The first thing to note about the follow up novel is that it is just that: a follow up. To call it a sequel does a disservice to the story contained in its pages. The events in this story take place 15 years after the close of the first novel. The story follows three characters: (1) Aunt Lydia, the formidable aunt who rules the handmaids of Gilead with a tenderness and harshness that often leaves women reeling (2) Agnes, a young woman in Gilead and (3) Daisy, a young woman in Canada. The story that unravels feels more like a sequel to the tv show than the first novel. This novel lacked the intricate world-drawing, and it felt as if readers were presumed to know and visualize the world drawn in the show. Baby Nichole is mentioned in early chapters, which threw me. I understand wanting to pay homage to the show, but it took away from the validity of this being a true follow up to the first book. Still, I love Atwood’s writing and I enjoyed this installment in the Handmaid’s universe as just that – an installment, a furtherance of a world. An aspect I found compelling was how hypocritical the Gilead leaders were (something that struck me while reading the first novel) and that even the “ideal/cleansed” society crumbles from within.

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Beach Read by Emily Henry (out 5/19 – but get it now through @bookfothemonth) —— 5⭐️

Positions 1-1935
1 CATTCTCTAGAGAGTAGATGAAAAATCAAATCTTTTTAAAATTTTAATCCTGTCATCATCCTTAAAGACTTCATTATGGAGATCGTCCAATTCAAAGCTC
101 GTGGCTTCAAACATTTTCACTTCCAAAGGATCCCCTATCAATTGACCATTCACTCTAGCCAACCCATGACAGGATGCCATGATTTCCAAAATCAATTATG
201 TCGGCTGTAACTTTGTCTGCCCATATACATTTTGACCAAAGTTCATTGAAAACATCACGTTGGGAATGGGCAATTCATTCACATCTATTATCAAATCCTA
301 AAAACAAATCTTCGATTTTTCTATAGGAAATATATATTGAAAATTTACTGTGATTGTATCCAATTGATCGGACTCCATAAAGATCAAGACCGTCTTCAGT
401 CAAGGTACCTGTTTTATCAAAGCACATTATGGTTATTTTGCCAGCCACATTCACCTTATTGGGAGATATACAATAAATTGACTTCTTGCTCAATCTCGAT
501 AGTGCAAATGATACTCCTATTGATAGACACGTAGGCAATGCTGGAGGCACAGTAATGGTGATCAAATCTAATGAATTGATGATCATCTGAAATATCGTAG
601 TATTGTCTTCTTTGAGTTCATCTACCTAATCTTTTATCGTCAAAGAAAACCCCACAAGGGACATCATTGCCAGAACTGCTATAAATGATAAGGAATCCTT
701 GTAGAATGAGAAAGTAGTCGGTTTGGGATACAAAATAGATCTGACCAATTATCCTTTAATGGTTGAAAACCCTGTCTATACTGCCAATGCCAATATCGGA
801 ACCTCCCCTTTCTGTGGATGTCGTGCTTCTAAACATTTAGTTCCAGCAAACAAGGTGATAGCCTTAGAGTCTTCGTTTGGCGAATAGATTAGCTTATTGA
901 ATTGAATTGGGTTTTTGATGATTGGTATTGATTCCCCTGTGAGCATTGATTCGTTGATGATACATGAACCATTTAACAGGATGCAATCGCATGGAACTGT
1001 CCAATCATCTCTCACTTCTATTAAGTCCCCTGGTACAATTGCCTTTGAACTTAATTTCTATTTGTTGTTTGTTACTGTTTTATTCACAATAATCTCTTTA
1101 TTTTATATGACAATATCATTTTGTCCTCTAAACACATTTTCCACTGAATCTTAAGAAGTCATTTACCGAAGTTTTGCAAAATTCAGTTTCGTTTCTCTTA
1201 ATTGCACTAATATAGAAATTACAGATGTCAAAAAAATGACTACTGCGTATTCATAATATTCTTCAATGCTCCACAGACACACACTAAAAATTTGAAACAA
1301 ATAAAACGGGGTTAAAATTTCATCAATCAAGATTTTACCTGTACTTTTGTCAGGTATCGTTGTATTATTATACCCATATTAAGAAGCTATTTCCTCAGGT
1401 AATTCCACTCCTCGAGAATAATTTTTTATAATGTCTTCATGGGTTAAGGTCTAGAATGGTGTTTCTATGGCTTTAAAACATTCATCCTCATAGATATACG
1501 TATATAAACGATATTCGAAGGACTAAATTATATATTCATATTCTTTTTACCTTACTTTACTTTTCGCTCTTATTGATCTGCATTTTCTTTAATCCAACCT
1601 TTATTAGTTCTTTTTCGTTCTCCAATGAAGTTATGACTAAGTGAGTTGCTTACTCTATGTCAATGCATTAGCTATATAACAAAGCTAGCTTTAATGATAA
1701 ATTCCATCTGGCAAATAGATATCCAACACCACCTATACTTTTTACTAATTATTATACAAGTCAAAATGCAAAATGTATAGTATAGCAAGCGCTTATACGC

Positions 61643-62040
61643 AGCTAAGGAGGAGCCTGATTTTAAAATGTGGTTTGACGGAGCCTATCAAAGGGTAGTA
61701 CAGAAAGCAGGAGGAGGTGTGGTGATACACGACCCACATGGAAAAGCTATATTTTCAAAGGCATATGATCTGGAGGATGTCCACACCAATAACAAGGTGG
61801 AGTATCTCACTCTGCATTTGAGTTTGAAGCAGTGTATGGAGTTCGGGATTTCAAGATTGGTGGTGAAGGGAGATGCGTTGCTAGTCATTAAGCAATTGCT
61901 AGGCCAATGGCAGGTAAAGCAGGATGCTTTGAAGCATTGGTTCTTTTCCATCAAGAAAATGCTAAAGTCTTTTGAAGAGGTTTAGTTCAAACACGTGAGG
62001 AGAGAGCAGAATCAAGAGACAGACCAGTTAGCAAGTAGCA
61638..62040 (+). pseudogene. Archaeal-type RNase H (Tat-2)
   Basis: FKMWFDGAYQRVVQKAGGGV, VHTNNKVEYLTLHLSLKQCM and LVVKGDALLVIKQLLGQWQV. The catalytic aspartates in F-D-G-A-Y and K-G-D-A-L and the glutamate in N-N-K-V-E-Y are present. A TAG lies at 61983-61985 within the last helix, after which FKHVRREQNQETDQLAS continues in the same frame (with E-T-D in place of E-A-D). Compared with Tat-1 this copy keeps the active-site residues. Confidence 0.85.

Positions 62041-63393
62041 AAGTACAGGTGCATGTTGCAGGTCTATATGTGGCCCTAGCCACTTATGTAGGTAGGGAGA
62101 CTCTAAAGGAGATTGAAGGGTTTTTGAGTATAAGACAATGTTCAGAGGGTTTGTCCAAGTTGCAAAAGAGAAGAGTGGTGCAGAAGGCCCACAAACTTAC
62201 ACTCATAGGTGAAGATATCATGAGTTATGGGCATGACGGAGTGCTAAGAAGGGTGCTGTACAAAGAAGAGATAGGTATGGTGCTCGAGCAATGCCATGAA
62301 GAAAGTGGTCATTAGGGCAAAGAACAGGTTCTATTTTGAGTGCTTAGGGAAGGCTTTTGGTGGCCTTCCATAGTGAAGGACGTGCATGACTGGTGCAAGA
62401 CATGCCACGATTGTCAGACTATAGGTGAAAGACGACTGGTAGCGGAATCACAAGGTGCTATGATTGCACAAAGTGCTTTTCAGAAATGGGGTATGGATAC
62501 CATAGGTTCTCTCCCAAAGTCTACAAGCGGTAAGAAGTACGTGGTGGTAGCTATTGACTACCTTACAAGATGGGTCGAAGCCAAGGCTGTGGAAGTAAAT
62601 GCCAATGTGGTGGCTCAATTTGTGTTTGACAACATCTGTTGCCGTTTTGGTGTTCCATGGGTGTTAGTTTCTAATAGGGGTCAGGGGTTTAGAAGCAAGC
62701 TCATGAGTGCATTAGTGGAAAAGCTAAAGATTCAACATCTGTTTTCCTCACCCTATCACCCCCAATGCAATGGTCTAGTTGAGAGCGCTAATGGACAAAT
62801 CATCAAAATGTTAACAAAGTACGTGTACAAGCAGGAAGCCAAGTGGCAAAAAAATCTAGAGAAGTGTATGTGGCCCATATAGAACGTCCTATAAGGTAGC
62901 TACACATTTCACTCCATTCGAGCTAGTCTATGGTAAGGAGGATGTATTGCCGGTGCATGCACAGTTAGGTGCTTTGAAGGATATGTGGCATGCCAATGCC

You know that feeling when you read the first five pages of a book and you’re already so invested in the story that it’s basically impossible to put down? Well, I had that feeling with Beach Read. I loved everything about this story. The pacing, the characters, the balance of depth and lightheartedness … ugh, it was just so perfect.

Before I continue gushing, here are some words about the plot: January Andrews is a romance writer who, after her father dies and her ‘perfect’ boyfriend dumps her, is feeling anything but romantic and struggling to finish her fifth book. In an effort to finish it, she moves to the small beach town where her father grew up and moves into the beach house that he left her. January soon discovers that her next-door neighbor is Augustus ‘Gus’ Everett, her college rival and the critically acclaimed author of literary fiction. January’s never forgiven Gus for saying she always gives everyone a happy ending, which she took as an insult indicating she was incapable of penning the Great American Novel. As both writers struggle with writer’s block, they agree to switch roles: Gus will write a romance, and January will write something dark. —